Mr Charrington's Antique Shop

Critical notes and comment from the Big Smoke

Power Politics in the Oil Markets

For the first time in five years, one can buy a metaphorical barrel of crude oil – variant on the extraction point – for below $60. The price has been … Continue reading

December 15, 2014 · Leave a comment

Why Big Data Will Not Make Us Happy

As Alex Banayan, an American West-Coast venture capitalist, writes, ‘big data’ is fast becoming ‘comprehensive data’. What can be assumed he means by this is that, whilst previously, ‘big data’ … Continue reading

November 5, 2014 · Leave a comment

Economics as the Victim of History – I

[This is the first of a two-part essay, the second half of which will publish on 28/08/2014] “Divorced from history, economics is a rudderless ship, and economists without history have … Continue reading

August 26, 2014 · Leave a comment

The Next UN Secretary-General? Part IV – John William Ashe

It has been a whole 12 months to the day since this website published the most recent in its series of candidate profiles for the potential next Secretary-General of the … Continue reading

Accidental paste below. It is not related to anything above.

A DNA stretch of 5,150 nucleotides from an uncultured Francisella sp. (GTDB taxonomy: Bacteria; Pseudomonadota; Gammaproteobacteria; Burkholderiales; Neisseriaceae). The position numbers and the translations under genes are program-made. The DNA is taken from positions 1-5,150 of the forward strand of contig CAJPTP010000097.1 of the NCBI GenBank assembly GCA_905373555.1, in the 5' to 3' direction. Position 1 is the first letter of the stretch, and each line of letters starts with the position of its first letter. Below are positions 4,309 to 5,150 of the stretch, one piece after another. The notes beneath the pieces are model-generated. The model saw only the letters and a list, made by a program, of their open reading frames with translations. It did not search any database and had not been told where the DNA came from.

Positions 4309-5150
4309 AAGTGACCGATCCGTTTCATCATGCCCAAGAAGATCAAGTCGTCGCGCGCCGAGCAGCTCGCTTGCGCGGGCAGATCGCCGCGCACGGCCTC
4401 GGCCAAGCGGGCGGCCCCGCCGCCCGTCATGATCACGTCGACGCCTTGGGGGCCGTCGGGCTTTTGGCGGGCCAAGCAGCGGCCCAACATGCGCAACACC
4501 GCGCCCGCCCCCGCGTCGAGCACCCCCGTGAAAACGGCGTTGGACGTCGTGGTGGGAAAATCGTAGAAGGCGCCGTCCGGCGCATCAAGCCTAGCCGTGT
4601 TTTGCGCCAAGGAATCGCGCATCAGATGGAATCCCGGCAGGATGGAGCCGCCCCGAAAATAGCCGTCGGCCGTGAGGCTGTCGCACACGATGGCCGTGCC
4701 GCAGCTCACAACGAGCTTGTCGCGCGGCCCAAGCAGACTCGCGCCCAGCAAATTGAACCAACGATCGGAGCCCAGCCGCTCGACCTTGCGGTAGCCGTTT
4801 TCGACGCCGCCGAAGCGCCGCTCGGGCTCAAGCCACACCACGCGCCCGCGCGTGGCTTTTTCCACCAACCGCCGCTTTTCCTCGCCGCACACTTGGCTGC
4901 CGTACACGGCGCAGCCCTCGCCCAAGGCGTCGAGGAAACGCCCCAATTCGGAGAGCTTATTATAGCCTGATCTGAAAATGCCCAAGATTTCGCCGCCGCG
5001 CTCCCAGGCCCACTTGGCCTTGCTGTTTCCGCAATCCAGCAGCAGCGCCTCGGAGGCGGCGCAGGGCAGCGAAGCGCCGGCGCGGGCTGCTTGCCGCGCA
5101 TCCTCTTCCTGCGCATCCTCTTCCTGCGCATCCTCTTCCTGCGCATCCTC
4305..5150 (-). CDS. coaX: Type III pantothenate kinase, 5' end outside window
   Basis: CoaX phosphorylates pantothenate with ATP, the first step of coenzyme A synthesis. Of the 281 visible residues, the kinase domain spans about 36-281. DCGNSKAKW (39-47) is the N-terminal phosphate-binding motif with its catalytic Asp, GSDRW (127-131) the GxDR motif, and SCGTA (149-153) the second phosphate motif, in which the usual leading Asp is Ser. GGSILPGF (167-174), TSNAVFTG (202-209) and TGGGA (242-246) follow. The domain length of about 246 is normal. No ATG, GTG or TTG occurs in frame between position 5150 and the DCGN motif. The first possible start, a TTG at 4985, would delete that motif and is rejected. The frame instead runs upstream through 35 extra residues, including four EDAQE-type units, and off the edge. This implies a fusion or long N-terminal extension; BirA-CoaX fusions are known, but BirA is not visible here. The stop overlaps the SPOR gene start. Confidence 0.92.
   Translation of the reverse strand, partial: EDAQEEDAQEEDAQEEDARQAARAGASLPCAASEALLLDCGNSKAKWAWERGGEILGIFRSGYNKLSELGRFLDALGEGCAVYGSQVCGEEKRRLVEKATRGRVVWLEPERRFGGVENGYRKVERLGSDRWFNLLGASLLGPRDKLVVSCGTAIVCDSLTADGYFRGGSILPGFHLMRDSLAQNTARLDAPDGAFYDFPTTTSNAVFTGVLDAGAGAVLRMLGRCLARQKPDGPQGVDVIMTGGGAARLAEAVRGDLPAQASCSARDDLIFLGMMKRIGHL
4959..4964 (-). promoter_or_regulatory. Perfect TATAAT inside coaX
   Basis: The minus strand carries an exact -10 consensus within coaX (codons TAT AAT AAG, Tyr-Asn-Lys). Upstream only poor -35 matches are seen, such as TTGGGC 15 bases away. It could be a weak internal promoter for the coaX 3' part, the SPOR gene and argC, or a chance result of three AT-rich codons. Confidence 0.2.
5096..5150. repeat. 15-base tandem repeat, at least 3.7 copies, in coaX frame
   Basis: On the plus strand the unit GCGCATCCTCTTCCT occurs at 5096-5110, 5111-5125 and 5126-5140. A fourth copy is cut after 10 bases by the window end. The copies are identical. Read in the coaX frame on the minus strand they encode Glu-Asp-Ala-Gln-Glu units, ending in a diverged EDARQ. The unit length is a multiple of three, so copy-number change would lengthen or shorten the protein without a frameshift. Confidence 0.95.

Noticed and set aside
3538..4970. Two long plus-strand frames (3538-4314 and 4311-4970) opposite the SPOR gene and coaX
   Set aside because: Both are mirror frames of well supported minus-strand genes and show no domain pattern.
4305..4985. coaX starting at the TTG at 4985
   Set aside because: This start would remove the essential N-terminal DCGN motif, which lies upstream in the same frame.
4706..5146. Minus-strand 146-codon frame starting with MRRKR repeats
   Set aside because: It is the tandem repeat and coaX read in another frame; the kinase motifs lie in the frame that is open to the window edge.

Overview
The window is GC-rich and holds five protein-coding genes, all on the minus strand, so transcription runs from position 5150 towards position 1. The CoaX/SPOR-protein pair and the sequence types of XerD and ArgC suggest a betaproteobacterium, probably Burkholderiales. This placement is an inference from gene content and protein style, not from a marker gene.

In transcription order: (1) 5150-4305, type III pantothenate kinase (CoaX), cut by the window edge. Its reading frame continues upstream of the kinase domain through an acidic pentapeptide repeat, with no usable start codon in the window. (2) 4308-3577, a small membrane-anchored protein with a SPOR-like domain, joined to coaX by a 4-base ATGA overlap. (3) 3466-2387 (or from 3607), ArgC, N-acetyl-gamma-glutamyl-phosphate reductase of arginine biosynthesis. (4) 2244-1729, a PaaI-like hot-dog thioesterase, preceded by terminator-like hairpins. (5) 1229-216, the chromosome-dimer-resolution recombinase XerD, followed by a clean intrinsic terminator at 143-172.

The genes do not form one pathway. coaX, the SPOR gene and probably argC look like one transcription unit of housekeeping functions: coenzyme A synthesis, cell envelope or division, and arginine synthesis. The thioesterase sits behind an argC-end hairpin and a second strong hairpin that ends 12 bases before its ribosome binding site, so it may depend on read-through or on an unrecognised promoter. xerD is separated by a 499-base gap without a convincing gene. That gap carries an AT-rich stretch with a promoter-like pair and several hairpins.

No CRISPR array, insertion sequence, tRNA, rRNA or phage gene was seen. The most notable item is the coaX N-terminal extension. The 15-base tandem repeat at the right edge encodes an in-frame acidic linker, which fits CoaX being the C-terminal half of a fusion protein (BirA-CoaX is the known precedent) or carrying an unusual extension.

August 19, 2014 · 3 Comments

The Rise of the Boutique Bank

Long gone are the glory days of the 1990s, when huge conglomerates in towering skyscrapers performed every financial service imaginable for an endless list of clients. Even trading rooms, like … Continue reading

August 12, 2014 · Leave a comment

What is to become of David Cameron?

The modernising discourse underlining contemporary Conservative Party politics is, perhaps, manifested most materially in its leader David Cameron: that is, populist rhetoric advocating self-determination and shared growth within a strong, … Continue reading

August 5, 2014 · Leave a comment

Paradoxes in Time, Rationality and Reference

Stumbling across a hole in accepted positivist logic is a somewhat disconcerting experience; perhaps one to remain censorious towards. Such holes prove there are phenomena in this world that human … Continue reading

July 29, 2014 · Leave a comment

In Defence of Alastair Cook and English Test Cricket

English international cricket has a tendency to be dramatic. It is simply the nature of the form fluctuations that have dictated results over the last few years. There have been … Continue reading

July 22, 2014 · Leave a comment

How Not to Get Young People Voting

The TED talks came to the House of Parliament in Westminster this month, bringing a host of influential speakers to the stage to speak on general themes of democracy and … Continue reading

July 15, 2014 · Leave a comment

Education and Representation in British Politics

[This article was first published in April 2013 on Institute of Opinion] There is continuous debate as to just how representative a representative parliament should be. The UK is never realistically … Continue reading

July 8, 2014 · Leave a comment

ISIS and the Declaration of the Islamic State